Some enthusiasts got a sense of renewed faith in BMW, with news coming this week from Frank Weber that BMW will be continuing to invest in the internal combustion engine. That leaves us wondering – what’s left? It’s no secret that Germany has some lofty goals concerning electrification. Thankfully, BMW seems to have a convincing roadmap as to where the combustion engine’s future lies. From the mouth of Frank Weber himself – “even in 2025, there will still be many people who can’t drive an electric car because they don’t have the necessary infrastructure.” And now that we have confirmation that the ICE is here for at least a few more years, we can take an educated guess at where the next few years of BMW’s internal combustion engines.

The Mighty V8 – XM and M5

At this point, a next-generation V8 has been all but confirmed by BMW. The V8/hybrid pairing has been promised in the upcoming XM and rumored to be present in the next-generation M5. Already dubbed the S68, the rumor mill has speculated it will be more of an “updated” S63 than a fully redesigned engine – focusing on reduction in size and weight more than anything else. Either way it promises to excite in both the XM and the next-generation M5 – and will certainly be the last of its kind.

Turbo Six Successor

Since we know the typical life cycle of a model is 6-7 years, and the next-gen M5 is nearly guaranteed to be a hybrid V8 configuration, BMW has already more or less promised engine production into 2030. Plus, former R&D boss Klaus Froehlich has even suggested that gasoline engines have another thirty years. The B58 has been around since 2015. The B58 will definitely be receiving either some updated hardware – as hinted at elsewhere – or a more substantial revision. And likely, soon. Here’s hoping for over 400 horsepower – and a hybrid pairing for even crazier torque!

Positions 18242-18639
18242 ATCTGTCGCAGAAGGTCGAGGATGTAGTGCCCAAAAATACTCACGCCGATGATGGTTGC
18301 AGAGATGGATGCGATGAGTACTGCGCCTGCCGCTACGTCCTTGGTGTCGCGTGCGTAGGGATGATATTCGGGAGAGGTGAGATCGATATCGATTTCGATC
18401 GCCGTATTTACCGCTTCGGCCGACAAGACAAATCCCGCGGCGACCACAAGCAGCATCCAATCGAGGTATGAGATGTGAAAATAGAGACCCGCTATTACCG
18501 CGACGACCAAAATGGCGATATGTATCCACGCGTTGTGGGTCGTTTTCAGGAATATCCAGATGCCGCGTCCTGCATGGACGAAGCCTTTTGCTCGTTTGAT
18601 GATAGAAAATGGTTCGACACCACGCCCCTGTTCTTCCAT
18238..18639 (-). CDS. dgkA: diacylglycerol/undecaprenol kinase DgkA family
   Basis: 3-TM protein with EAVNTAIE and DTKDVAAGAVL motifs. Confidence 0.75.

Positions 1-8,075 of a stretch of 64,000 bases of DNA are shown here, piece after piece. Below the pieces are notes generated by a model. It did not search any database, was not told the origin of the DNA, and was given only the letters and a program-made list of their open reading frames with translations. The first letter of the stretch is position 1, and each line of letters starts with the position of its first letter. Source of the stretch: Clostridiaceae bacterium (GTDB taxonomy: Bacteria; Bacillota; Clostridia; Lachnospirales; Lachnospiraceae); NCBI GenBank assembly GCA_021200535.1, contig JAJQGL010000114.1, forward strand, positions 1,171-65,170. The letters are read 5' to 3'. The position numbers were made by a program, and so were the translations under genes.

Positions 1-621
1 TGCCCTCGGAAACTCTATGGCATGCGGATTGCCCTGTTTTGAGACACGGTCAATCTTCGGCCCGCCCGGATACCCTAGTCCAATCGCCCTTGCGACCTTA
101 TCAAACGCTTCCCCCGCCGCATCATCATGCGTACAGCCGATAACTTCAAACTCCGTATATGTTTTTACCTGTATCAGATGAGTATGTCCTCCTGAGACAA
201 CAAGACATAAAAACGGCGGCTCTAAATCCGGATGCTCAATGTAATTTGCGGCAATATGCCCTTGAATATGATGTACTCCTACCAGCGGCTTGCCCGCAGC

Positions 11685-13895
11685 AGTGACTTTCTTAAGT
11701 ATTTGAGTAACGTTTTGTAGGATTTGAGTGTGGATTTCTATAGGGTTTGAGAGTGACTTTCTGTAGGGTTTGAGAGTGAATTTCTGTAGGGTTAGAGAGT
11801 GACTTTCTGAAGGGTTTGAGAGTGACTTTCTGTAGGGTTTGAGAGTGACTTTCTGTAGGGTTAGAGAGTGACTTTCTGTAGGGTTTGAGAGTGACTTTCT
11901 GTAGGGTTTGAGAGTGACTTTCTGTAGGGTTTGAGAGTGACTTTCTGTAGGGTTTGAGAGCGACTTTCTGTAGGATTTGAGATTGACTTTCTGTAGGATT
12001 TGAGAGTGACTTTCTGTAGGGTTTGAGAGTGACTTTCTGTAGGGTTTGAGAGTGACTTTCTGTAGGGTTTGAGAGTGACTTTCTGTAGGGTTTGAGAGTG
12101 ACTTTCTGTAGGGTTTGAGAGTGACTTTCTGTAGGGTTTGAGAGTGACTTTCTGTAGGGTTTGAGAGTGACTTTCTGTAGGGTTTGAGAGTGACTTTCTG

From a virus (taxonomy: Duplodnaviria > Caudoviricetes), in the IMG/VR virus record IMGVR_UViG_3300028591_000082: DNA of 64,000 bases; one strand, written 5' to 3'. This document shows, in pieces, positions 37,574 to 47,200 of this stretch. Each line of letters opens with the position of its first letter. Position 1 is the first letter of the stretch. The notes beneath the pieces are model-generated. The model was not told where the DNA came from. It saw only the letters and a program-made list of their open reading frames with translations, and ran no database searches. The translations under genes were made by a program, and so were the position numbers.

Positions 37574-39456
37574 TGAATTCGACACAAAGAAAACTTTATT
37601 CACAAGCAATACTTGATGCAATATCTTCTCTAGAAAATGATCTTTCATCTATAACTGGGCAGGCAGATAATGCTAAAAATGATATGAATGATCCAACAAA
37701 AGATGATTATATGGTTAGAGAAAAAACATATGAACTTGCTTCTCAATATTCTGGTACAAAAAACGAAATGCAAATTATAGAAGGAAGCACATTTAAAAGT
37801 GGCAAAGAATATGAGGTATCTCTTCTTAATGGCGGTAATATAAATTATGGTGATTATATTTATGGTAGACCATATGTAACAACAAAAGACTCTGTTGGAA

A Diesel, Probably (Europe only)

BMW TwinPower Turbo 4-Zylinder Dieselmotor

I’m only really mentioning the diesel as a possibility because Weber himself does. The diesel is long gone from American soil but continues to be sold in other markets. And considering you can get it in every model from the 2 Series up to the X7 and pretty much everything in between, BMW clearly gets the impression there’s some staying power there. I expect most of them to be minor updates – following in the B57’s footsteps of “futureproofing” the powerplants in order to meet new Euro emission standards. After all – with the great press the M340d Touring gets, the R&D probably pays for itself.

The Final Four

Notably absent from Frank Weber’s comments during the interview is any specific mention of a four-cylinder engine. He specifies “…a new generation of engines: gasoline, diesel, six-cylinder, eight-cylinder…”. Odd. The current 2.0L turbo iteration has been around since 2015, so a sequel should be on the way pretty soon – but we haven’t really heard anything. The “New Class” launches somewhere around 2025 – but everything we’ve heard so far has only hinted at EV powertrains. But if a new four-cylinder iteration is in the works, I’d have to assume it would debut alongside the New Class.

Everything Else

Well, that’s about it. We all know the V12 isn’t long for this world – that seems unlikely to change. The little B38 three-cylinder seems a likely candidate for an upgrade, also being in production since 2014. But given it’s only present in MINIs and entry-level BMWs, I wouldn’t hold my breath for substantial upgrades – just additional futureproofing. Which only leaves the possibility of some M variant motors. With AMG announcing a four-cylinder hybrid C63, it isn’t exactly an impossible future. It might even be fitting for the M3. After all – the four-cylinder is where the M3 began.

But what are your thoughts? Is BMW making a mistake in continuing to invest in the internal combustion engine? Do we have another exciting M-tuned inline-six following the S58? Where do you think BMW’s engines will be in 20 years?